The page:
Having waited 14 years for this match - the oldest rivalry in international football - England and Scotland fans will relish Wednesday night's game at Wembley.
This will be Scotland's first visit to the new Wembley, having won 1-0 on their last visit to the old stadium. That win came in a Euro 2000 play-off which England eventually won and the Scots will be looking to earn the bragging rights this time around.
We'll see plenty of passion, especially from the visiting side, but what else can we expect on Wednesday night?
Well, here are a few possibilities:
An experimental England XI
Roy Hodgson will be without several of his key players for this match, whereas Gordon Strachan has had only Liam Bridcutt pull out of his original squad in addition to long-term absentees Darren and Steven Fletcher.
Hodgson will, therefore, be forced to play a starting XI that could be very different from the one that lines up in England's remaining World Cup qualifiers.
Danny Welbeck is the only fully fit forward available, with Wayne Rooney recovering from a shoulder injury, but expected to play some part.
Ashley Young has this week joined the likes of Andy Carroll and Jermain Defoe on the injury list. These absentees in the striking department could see Hodgson experiment with Theo Walcott joining Welbeck up front, unless Rooney plays the full 90 minutes which is unlikely.
It could be interesting to watch these two quick players up front. But it's unlikely the starting line-up against Moldova will be the same.
Lots of empty red seats
There are still an estimated 10,000 tickets unsold before this match, meaning we could be seeing even more of those empty red seats that were clearly visible in Sunday's Community Shield match.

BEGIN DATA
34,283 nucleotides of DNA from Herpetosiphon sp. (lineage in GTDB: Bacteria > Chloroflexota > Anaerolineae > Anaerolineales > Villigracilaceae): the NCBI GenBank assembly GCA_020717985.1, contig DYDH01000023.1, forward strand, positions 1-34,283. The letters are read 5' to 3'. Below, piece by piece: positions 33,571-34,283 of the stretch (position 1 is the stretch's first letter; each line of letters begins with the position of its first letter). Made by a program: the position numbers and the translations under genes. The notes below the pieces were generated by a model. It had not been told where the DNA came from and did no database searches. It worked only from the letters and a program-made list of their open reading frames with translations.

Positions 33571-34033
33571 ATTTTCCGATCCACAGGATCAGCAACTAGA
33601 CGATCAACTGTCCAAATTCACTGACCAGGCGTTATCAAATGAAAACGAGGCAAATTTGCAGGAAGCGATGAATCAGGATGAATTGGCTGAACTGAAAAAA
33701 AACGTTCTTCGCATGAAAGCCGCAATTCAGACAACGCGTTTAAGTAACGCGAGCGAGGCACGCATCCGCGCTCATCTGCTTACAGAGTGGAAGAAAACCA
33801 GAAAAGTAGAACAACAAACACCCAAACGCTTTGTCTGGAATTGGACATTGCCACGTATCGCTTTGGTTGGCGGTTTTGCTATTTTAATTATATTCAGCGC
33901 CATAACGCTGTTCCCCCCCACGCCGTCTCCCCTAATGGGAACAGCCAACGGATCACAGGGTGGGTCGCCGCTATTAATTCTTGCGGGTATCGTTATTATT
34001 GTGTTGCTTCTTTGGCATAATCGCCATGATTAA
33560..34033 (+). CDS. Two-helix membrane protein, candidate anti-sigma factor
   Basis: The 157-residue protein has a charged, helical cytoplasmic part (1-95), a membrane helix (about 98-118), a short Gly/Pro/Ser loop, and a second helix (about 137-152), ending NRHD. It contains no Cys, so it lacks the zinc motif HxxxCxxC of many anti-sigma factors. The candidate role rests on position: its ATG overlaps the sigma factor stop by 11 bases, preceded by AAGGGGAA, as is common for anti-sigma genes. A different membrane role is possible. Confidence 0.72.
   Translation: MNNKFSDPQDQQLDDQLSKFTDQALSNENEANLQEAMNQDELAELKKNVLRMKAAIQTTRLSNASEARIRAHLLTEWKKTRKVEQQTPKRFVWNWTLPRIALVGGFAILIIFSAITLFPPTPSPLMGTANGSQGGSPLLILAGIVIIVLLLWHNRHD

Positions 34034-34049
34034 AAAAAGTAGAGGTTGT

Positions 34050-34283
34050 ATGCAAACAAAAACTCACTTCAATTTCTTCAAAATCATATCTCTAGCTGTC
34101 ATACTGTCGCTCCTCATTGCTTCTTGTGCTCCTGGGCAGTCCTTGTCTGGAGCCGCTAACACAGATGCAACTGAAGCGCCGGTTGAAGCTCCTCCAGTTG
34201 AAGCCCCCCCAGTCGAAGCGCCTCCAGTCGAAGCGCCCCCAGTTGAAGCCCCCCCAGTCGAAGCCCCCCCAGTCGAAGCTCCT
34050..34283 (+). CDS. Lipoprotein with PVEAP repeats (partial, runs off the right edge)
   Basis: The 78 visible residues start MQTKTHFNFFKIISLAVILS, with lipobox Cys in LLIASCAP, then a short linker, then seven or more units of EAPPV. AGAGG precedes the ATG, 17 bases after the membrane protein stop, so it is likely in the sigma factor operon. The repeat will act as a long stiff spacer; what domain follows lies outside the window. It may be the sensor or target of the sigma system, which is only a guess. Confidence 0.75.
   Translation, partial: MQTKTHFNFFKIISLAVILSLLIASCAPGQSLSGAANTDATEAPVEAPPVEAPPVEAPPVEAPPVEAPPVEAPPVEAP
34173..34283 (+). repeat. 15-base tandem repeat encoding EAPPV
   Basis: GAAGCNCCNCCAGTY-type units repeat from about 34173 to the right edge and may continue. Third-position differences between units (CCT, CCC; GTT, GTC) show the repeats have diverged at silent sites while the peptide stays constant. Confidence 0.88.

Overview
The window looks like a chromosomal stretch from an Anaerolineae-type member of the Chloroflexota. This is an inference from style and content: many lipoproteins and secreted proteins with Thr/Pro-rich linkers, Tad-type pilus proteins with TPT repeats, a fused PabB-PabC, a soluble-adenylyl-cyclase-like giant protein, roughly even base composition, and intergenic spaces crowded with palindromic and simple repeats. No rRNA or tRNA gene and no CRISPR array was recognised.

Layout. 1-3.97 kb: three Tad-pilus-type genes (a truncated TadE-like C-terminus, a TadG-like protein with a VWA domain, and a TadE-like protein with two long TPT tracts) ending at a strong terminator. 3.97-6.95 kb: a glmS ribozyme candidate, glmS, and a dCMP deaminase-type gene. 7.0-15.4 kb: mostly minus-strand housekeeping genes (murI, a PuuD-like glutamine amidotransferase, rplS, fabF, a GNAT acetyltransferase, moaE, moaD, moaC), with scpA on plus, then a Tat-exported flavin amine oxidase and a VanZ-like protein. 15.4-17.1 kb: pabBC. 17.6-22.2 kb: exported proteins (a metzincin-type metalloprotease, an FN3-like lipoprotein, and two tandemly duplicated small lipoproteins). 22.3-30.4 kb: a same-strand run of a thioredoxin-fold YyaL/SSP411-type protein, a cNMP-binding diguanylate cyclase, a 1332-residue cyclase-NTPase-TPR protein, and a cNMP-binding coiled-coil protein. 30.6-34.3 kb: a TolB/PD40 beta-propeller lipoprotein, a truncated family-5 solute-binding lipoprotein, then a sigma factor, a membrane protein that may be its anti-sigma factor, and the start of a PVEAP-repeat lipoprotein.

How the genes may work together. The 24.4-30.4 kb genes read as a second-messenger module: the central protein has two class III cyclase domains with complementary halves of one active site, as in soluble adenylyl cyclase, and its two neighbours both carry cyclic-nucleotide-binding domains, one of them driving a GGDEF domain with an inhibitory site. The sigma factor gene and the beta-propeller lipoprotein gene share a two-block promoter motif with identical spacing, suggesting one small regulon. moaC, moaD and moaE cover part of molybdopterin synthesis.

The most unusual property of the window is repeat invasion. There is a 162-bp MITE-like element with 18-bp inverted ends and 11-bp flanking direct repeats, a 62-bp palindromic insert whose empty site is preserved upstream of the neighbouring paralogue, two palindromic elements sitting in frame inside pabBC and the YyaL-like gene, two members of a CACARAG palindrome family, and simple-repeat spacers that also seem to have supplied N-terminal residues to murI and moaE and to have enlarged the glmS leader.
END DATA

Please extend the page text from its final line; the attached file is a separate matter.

The FA did not allow tickets to be sold to the general public in an attempt to avoid Scottish fans buying tickets in the home sections. That has left a huge number of fans who wanted to attend disappointed, but the FA maintains it made the right call.
With a large travelling support expecting to be singing for the whole 90 minutes and 10,000 seats sitting empty, this may not feel like much of a home game for England.
A sighting of Wayne Rooney
Rooney is expected to play some part in this match, though how long he will get is unknown. Roy Hodgson has said that the striker is now fit enough for the match despite the troubled player sitting out Manchester United's Community Shield win with a shoulder problem.
David Moyes was hopeful that his player would get some playing time in the friendly and it would suit the new United boss perfectly if he can get his striker fit without having to put him in the United starting line-up - a move that would still be controversial at this time with the player yet to come out and commit to his current club.
A Scottish win?
Scotland have a great opportunity to take something away from this game, whether a draw or an away win. The England side they will face is not at its strongest and most players have yet to play a competitive match, while most of Scotland's squad already have a few weeks under their belts, either with Celtic's Champions League qualifiers or in the English Championship.
The Scots are well known, though, for shooting themselves in the foot and failing to make the most of good opportunities. That may well happen again on Wednesday should the game prove a step too much.
The Scots are also well known for giant-killing, having famously beaten France, Italy and Holland over the last decade. There is no scalp they'd love more than that of the English. And after beating Croatia in Zagreb earlier in the year, who's to say they can't?
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